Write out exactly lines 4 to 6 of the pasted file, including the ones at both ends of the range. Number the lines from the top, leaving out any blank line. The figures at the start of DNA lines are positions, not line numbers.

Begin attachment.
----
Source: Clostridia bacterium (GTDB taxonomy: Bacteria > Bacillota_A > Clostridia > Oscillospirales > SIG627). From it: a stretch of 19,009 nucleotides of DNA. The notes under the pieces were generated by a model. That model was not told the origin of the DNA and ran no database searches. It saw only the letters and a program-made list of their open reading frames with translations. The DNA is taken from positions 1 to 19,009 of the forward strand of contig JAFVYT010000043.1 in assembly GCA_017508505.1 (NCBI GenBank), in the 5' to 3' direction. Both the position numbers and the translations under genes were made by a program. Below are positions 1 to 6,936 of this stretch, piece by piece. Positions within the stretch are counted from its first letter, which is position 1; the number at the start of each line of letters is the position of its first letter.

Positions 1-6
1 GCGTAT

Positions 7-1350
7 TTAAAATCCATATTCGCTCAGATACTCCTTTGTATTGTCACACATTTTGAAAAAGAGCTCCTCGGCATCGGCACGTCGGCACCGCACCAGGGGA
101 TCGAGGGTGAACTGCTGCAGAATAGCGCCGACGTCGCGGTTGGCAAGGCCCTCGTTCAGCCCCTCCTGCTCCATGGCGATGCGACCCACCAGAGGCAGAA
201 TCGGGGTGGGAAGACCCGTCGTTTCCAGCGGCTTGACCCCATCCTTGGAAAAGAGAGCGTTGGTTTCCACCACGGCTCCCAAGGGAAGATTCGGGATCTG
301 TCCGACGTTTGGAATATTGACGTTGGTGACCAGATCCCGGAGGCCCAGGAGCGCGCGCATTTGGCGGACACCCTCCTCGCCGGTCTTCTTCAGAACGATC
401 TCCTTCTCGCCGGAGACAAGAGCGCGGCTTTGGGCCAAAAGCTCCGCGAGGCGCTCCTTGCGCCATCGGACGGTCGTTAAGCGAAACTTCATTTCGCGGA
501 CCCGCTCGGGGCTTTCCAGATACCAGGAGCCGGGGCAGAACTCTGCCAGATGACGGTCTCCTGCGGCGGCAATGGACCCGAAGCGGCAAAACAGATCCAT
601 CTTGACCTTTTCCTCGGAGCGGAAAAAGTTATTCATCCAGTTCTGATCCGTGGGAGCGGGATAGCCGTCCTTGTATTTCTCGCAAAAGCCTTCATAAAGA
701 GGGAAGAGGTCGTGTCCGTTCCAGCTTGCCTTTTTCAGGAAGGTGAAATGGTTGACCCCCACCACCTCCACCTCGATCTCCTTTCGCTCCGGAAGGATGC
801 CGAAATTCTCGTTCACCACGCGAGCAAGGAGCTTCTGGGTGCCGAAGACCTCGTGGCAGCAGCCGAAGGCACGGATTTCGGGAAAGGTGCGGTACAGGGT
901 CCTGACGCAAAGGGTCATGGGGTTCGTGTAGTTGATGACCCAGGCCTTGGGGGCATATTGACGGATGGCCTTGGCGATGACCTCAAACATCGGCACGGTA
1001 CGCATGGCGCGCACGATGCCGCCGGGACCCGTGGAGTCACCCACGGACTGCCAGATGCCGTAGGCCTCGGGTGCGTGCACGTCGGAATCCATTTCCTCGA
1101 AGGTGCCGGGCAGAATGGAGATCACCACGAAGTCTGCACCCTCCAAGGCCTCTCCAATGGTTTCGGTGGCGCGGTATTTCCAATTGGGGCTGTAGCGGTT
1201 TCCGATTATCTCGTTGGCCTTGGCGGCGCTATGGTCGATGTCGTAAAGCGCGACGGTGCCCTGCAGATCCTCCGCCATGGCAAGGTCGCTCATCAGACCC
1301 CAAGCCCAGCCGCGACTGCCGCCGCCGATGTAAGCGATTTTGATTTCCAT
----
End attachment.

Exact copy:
Positions 7-1350
7 TTAAAATCCATATTCGCTCAGATACTCCTTTGTATTGTCACACATTTTGAAAAAGAGCTCCTCGGCATCGGCACGTCGGCACCGCACCAGGGGA
101 TCGAGGGTGAACTGCTGCAGAATAGCGCCGACGTCGCGGTTGGCAAGGCCCTCGTTCAGCCCCTCCTGCTCCATGGCGATGCGACCCACCAGAGGCAGAA